Mayon residents receive face masks for protection against ash particles
ALBAY, Philippines – Social workers said there are not enough masks for everyone and that those who did not get a mask are advised to use a wet towel as an alternative.
“It’s important to wear these masks because the ash will enter your lungs and affect your health. You can get asthma. The dust can cause allergies to act up,” DSWD social worker, Jocelyn Arcanio said.
Residents were told to wear face masks to avoid inhaling ash and toxic volcanic material. The face masks were donated by an non-governmental organization that shipped them from Manila.
Meanwhile, it is still business as usual for villages covered in layers of ash, with residents saying they are used to the volcano’s eruptions.
Some could be seen wearing face masks, going to the market and washing away the dirt.
“Mount Mayon has always been like that. It won’t have a major eruption because it already exhausted its heat. Camalig residents are used to this kind of life when Mount Mayon acts up like that,” resident Malon Nusheri said.
“It’s so hard because we used our own money to farm and now it’s all gone because the volcano destroyed it. The rich have it better because they have the capital to recover. We don’t. Our cows almost died back there because of the ash. That could have cost us our livelihood,” displaced farmer Joseph Natorcabe said.
More than 80,000 had fled from villages within an 8-km (5-mile) danger zone around Mount Mayon and farm animals were also evacuated to temporary pastures.
State volcanologists said a major eruption is possible anytime although the crisis may last for as long as 3 months. – Aiko Miguel | UNTV News & Rescue
DSWD to assist LGUs hit by STS Maring
MANILA, Philippines—The Department of Social Welfare and Development (DSWD) said it is prepared to assist local government units (LGUs) hit by Severe Tropical Storm ‘Maring’.
Based on the October 12 report, the DSWD still has P1.06 billion stockpiles and standby funds, where more than P133 million is the available standby funds in the DSWD Central Office and its Field Offices (FOs).
The department also added that a total of 381,893 family food packs (FFPs) are prepositioned in strategic locations around the country.
The DSWD reported that, 762 families or 2,536 persons are currently taking temporary shelter in 58 evacuation centers in the said regions.
The Department’s Quick Response Teams in the affected regions remain on alert status to work with concerned LGUs in assisting their constituents. AAC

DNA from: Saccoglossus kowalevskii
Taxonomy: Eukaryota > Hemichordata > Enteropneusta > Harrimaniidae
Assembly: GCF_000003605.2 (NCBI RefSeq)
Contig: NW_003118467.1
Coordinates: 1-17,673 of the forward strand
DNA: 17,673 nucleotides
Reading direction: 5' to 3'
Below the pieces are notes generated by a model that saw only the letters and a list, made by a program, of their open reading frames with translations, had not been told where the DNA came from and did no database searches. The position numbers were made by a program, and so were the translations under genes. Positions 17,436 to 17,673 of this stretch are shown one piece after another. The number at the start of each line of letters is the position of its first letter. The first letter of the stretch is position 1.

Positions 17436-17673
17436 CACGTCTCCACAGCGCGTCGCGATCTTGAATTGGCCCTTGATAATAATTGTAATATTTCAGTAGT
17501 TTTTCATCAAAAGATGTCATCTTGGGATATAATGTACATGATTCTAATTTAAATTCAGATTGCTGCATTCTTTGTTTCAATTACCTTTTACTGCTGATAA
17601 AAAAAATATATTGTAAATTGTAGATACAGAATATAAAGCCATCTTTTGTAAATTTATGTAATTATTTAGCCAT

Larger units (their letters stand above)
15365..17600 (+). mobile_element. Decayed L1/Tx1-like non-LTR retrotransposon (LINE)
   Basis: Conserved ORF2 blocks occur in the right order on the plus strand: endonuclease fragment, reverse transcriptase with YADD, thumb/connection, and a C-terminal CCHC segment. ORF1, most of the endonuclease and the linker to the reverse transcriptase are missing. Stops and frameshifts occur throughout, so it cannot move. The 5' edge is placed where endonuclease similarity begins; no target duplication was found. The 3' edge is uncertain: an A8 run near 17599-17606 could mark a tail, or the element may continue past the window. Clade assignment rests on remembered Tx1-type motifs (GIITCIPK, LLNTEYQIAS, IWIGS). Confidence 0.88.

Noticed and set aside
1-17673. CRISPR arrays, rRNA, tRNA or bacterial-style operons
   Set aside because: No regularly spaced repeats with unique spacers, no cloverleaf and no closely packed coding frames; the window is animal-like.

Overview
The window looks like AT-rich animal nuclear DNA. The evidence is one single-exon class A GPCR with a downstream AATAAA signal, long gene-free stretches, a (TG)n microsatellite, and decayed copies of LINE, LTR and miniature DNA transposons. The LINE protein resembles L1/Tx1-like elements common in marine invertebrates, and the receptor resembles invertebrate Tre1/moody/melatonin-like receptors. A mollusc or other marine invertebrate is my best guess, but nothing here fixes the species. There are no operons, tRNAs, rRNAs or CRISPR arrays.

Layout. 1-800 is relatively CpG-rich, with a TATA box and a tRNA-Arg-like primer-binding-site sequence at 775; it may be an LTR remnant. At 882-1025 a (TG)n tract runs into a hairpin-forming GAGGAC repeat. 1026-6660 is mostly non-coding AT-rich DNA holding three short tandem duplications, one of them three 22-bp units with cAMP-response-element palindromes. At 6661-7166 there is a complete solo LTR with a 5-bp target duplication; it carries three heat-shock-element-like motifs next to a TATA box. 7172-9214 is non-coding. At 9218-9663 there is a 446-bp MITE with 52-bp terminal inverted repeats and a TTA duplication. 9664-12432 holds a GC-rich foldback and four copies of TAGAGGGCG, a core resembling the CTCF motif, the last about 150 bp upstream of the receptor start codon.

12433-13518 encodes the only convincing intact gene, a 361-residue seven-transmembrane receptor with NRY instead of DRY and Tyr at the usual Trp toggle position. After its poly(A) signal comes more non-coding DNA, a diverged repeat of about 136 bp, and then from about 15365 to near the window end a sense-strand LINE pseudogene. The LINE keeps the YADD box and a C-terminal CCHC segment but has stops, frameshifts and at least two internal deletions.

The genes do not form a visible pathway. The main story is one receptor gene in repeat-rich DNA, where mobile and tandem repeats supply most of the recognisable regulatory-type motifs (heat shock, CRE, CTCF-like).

DSWD mourns passing of former Secretary Dinky Soliman
MANILA, Philippines — The Department of Social Welfare and Development (DSWD) has expressed its condolences to the family of former Secretary Corazon “Dinky” Juliano-Soliman who passed away Sunday, September 19.
In a statement, the DSWD looked back on how Soliman was as their chief.
“Secretary Dinky, as she was fondly called by her colleagues and employees of the DSWD, was a brilliant social worker and a devoted champion of social change,” the statement said.
Soliman was at the helm of the DSWD in two administrations. The first was during the term of former President Gloria Macapagal-Arroyo and the second was under the administration of President Benigno Aquino III.
She was at the forefront in the implementation of various DSWD programs, “one of which was the development and operationalization of the Kapit Bisig Laban sa Kahirapan-Comprehensive and Integrated Delivery of Social Services (Kalahi-CIDSS.”
Under Soliman, the DSWD championed the enactment of milestone laws, among which are the Magna Carta of Social Workers, Magna Carta for Women, and Anti-Trafficking in Persons Act.
“The DSWD family will truly miss Secretary Dinky. Apart from her notable accomplishments for the Department, she will also be remembered for her sunflower greetings,” the statement further read.
Ex-DSWD Secretary Dinky Soliman passes away at 68
MANILA, Philippines — Former Department of Social Welfare and Development (DSWD) Secretary Corazon “Dinky” Juliano-Soliman passed away Sunday morning, September 19. She was 68.
Soliman passed away at 7:32 am due to complications from renal and heart failure.
She was last seen in public at the necrological services of former President Benigno Aquino III last June.
Soliman held the position as DSWD chief twice: first during the term of former President Gloria Macapagal-Arroyo and the second, under the presidency of Aquino.
Prior to joining the government, Soliman was a known civic society leader and activist, being with various non-governmental organizations that take care of poor, underprivileged communities.
Soliman obtained her bachelor’s degree in social work from the University of the Philippines Diliman. She earned her master’s degree in public administration at the Kennedy School of Government at Harvard University.